The CCES Calls for Swift Action on Russia’s Failure to Comply

(Ottawa, Ontario – January 2, 2019) – Russia must be held to account for missing the December 31, 2018 deadline to provide the World Anti-Doping Agency (WADA) access to critical information (electronic data and samples) associated with the now widely known, state-sponsored doping scandal. In a joint statement (see below) by national anti-doping organizations from Australia, Austria, Canada, Denmark, Finland, France, Germany, Ireland, Japan, Netherlands, New Zealand, Norway, Poland, Singapore, Sweden, and USA, the call was issued for immediate action.

“It is now time for WADA to get on with its role as the global regulator – to enforce Code compliance with Russia and abandon its unsuccessful diplomatic approach,” said Paul Melia, President and CEO of the Canadian Centre for Ethics in Sport (CCES).

Notwithstanding WADA’s January 1 outline of the current status of their dealings with anti-doping compliance matters in Russia, the magnitude of this crisis in confidence demands immediate action by WADA. Awaiting a mid-January Compliance Review Committee meeting for further action is not necessary. WADA has the authority and capacity to convene the process without further delay – clean athletes deserve swift action.


Statement from National Anti-Doping Organisations on Russia Compliance Deadline

January 2nd, 2019 NADO Leaders acknowledge the January 1, 2019 Release from WADA outlining the current status of the management of anti-doping compliance matters in Russia.

With a view to its 31 December 2018 deadline for Russia to provide the World Anti-Doping Agency (WADA) with the critical LIMS data from the Moscow Laboratory, the anti-doping world fully expects a decisive response in support of the clean athletes of the world. After more than three years of review, indecision and compromise in response to the worst doping scandal in the history of sport, the time has come to demonstrate that no individual nor nation is exempt from compliance with the World Anti-Doping Code.

On 20 September 2018, the WADA Executive Committee created an opportunity by providing a new opportunity for Russia to demonstrate interest in protecting the rights of clean athletes and a willingness to play by the rules. Russia has failed to meet its obligations. Therefore, we now call on WADA to stand firm, enforce the missed deadline and move without delay towards a decision in this matter. Recognizing WADA had previously scheduled a Compliance Review Committee meeting on January 14-15, 2019, NADO Leaders now call on WADA to acknowledge the gravity of this missed deadline and call for an immediate review and recommendation from the CRC.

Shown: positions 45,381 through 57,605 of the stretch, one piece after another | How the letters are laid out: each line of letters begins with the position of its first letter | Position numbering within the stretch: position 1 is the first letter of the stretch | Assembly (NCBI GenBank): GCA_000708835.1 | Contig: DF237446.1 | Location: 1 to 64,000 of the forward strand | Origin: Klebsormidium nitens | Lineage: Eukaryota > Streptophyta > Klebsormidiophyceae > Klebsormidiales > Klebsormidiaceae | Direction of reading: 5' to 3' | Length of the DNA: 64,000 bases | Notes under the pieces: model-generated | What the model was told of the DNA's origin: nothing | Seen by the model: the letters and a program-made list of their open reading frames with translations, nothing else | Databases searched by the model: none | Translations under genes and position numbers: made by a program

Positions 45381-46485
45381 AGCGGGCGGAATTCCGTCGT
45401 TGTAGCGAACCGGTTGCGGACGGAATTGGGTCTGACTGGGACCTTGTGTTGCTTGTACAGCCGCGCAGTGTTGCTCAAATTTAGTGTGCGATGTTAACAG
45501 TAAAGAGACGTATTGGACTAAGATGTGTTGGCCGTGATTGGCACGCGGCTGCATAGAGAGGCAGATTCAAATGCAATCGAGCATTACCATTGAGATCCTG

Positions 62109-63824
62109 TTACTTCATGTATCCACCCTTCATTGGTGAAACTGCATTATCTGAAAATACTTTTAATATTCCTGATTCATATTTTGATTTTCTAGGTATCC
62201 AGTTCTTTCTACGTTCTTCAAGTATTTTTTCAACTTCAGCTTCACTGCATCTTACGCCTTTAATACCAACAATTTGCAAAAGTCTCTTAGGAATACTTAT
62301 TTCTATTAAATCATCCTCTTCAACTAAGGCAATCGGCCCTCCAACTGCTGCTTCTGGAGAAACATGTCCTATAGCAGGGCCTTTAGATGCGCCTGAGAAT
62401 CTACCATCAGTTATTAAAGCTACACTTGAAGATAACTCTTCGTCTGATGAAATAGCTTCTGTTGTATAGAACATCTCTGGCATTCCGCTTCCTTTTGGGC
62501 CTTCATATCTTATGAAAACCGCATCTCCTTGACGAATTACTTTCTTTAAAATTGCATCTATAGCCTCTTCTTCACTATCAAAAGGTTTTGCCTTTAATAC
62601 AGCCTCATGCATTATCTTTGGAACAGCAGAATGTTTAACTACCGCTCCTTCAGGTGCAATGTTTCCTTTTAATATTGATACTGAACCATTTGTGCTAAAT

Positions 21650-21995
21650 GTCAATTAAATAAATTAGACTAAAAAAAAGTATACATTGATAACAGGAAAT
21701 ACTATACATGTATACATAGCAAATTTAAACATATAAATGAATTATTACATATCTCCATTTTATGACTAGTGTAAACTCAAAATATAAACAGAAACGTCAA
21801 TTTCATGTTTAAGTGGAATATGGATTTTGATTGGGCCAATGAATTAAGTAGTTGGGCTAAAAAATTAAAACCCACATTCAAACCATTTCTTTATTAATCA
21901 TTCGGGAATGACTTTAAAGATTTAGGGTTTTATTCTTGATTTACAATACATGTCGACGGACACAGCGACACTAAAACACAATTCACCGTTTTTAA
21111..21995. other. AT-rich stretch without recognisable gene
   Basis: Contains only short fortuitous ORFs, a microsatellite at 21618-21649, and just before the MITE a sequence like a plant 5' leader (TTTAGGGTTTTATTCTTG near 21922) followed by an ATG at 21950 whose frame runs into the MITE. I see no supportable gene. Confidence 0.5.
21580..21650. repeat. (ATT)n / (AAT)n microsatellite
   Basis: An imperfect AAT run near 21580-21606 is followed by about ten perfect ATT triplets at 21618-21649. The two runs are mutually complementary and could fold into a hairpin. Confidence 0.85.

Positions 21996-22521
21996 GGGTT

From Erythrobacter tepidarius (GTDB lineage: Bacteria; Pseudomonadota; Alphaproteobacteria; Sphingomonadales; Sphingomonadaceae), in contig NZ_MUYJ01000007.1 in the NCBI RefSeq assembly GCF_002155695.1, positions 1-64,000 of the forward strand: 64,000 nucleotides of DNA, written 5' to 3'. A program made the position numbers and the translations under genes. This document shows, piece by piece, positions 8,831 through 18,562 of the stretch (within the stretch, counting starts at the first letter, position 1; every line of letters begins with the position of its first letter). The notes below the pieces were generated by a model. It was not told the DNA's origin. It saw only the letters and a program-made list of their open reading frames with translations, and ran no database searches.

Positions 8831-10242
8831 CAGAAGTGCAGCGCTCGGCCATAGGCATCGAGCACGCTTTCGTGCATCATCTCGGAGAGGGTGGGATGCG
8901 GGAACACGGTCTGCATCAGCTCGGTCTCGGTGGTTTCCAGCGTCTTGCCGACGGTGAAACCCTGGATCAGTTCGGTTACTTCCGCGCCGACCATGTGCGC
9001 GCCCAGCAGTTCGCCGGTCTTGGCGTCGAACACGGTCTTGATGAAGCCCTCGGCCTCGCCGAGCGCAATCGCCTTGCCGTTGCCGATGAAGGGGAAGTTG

We recognise RUSADA has been working with WADA in an effort to resolve these issues, but the conditions agreed on 20 September 2018 were unequivocal and without the data there can be only one outcome. The importance of this situation does not warrant providing a further two weeks for Russia to comply. With the interest of clean sport hanging in the balance, WADA must call for CRC to convene and consider this matter without further delay.

In October 2018 NADO Leaders signalled our steadfast commitment to the global athlete community in support of clean sport. Today, that commitment is stronger than ever, and that is why we believe Russia must be held accountable for its continuing failure to comply. A return to international sport should only be considered for Russia once full confidence in a clean Russian sporting culture is restored – in other words, only once WADA has received and verified the electronic LIMS data as well as access to the samples in the Moscow Laboratory.

NADO Leaders implore WADA to use its full authority and resources to expedite this matter.

This Statement is supported by the National Anti-Doping Organisations of: Australia, Austria, Canada, Denmark, Finland, France, Germany, Ireland, Japan, Netherlands, New Zealand, Norway, Poland, Singapore, Sweden, and USA


About the CCES

The CCES is an independent, national, not-for profit organization with a responsibility to administer the Canadian Anti-Doping Program. We recognize that true sport can make a great difference for individuals, communities and our country. The CCES acknowledges funding, in part, from the Government of Canada. We are committed to making sport better by working collaboratively to activate a values-based and principle-driven sport system; protecting the integrity of sport from the negative forces of doping and other unethical threats; and advocating for sport that is fair, safe and open to everyone.

-- 30 --

For further information, please contact:

Megan Cumming
Manager, Corporate Communications
+1 613-521-3340 x3233
mcumming@cces.ca